Lost in Vivo Review – Fear Itself
I whistle, the sound echoing down the sewer pipe. The water drips for a minute, then to my right, I hear my dog bark. Turning, I sprint to the sound. My poor dog, how could the storm have swept her away like that? I whistle again, following the barks each time. As I delve further into the sewers I come across signs of life. A bed, a minifridge, a smashed TV, someone has been here but I don’t know if they are still here. The missing resident has left a note, the first of many. The details are vague but something doesn’t feel right. Something is following me, something evil. As I continue forward I see my dog. I sprint towards her, but at the last second, she’s yanked away by some unseen entity.
This is some of the opening moments of Lost in Vivo, a horror game from the mad minds at KIRA, the dev of Spooky’s Jumpscare Mansion (formally known as Spooky’s House of Jumpscares). The game is very reminiscent of the original Silent Hill, from the atmosphere down to the visual design. The game screams late 90’s PSX title with the low poly count, reduced draw distance, and texture pop-in. While some may scoff at the retro visuals, given how it is a major trend for indie devs, the visuals provide a sense of unease that I’ve rarely felt in other titles. The game mostly takes place in confined areas, such as a sewer, decrepit train station, or underground lab. These environments shouldn’t be too surprising if one has played SJM, as they were present in that title as well. But this parallel doesn’t hurt the game, rather it feels as though KIRA have mastered these environments, making well-crafted hallways with distinct visual design. The world also feels disgusting, there’s grime, bugs, trash, and more lying around making the world feel decayed and lived in. The monster designs are perfect, they all have unique appearances and don’t overstay their welcome. The visual presentation of Lost in Vivo is perfection and ratchets the tension up to 11.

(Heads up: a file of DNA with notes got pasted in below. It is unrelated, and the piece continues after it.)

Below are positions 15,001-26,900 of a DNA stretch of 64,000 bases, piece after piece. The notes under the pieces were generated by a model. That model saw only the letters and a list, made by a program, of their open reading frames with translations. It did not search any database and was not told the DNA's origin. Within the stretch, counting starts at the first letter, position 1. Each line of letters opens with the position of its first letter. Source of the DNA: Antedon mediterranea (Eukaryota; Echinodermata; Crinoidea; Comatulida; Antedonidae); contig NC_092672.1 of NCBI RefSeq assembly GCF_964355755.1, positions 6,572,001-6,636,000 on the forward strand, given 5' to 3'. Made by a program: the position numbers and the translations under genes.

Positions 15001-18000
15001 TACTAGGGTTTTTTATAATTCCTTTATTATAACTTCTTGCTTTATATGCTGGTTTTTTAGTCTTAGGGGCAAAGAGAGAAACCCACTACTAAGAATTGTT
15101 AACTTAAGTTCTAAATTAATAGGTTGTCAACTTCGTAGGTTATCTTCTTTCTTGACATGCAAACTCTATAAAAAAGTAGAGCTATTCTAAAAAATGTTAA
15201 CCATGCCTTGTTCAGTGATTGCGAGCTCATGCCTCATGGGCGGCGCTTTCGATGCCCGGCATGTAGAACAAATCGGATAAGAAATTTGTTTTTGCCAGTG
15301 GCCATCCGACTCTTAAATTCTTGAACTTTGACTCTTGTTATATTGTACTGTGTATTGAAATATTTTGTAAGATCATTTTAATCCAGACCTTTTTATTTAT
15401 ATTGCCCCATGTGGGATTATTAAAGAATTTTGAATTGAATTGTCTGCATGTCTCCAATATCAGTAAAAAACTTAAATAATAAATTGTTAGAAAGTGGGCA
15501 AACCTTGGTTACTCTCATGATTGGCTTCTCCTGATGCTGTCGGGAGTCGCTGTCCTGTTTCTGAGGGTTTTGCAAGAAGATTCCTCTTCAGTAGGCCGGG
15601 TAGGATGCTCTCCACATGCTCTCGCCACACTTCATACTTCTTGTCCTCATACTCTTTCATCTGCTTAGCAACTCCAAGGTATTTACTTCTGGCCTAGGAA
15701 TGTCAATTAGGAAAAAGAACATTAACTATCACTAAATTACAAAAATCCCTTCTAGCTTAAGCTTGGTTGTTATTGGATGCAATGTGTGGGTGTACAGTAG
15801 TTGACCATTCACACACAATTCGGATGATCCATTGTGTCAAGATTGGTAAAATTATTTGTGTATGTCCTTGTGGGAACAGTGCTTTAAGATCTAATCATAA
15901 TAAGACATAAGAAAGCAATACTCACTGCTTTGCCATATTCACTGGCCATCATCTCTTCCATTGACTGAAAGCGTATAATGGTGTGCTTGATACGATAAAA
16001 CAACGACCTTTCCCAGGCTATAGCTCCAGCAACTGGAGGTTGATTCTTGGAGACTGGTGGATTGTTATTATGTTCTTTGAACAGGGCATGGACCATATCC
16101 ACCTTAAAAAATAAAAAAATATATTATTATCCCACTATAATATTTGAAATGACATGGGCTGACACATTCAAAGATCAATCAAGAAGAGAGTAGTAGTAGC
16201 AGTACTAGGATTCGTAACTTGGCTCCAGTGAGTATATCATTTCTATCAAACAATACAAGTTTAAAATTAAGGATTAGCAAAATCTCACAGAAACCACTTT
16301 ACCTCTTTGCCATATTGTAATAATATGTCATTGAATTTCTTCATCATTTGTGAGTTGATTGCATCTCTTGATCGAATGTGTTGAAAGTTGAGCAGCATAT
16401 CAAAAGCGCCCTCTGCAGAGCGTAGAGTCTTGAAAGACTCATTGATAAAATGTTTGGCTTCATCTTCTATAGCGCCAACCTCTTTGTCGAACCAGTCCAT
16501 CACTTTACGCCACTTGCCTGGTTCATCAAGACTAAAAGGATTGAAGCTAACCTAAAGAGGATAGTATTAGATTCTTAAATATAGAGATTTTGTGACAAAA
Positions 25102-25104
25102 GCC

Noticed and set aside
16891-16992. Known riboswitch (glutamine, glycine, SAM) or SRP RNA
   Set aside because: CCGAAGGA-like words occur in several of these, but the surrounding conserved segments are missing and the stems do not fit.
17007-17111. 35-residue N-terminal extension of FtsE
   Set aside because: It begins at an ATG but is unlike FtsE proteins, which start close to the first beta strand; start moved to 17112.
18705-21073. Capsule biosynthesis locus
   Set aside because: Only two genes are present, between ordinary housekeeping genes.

The game is played from a first-person view with the combat focusing on both melee and firearms. The arsenal isn’t massive, two firearms and two melee weapons, but the combat is tense, with the player waiting for danger around every corner. The first weapon the player receives is the sledgehammer, with a slow swing but decent damage. The firearms consist of a Luger pistol and a shotgun. Lastly, the final melee weapon is a knife, another nod to Silent Hill. Ammo is well rationed while being scarce there is enough that you can reasonably get by. On top of the combat, there is also the puzzle elements of the game. While not the most challenging puzzles they do make you think a bit or search the environment for the clues to progress. My favorite puzzles in the game have been ones that have messed with my perception, like one where crushing an object fractured my view on the screen. The gameplay is intense and immensely satisfying.
The story is the most subtle aspect of the game. There’s no voice acting, no cutscenes, no really heavy story beats. Rather the player goes into the sewer to look for their dog, a loveable little corgi, who was swept down a storm drain. You traverse from area to the next, reading cryptic notes along the way. These notes vary in style depending on the area you are in. For example, the notes at the train station are flowery prose, meanwhile, in the lab, the notes are lab reports and updates. So while the story is light the atmosphere is dripping.
Lost in Vivo is the Silent Hill that fans have been waiting for. With its twisted world, amazing atmosphere, and engaging gameplay the game scratches the itch that has bugged me for years. While it’s unlikely we’ll see a new Silent Hill project for a long time fans should not miss out on the amazing experience that KIRA has made. So hurry, your dog needs you.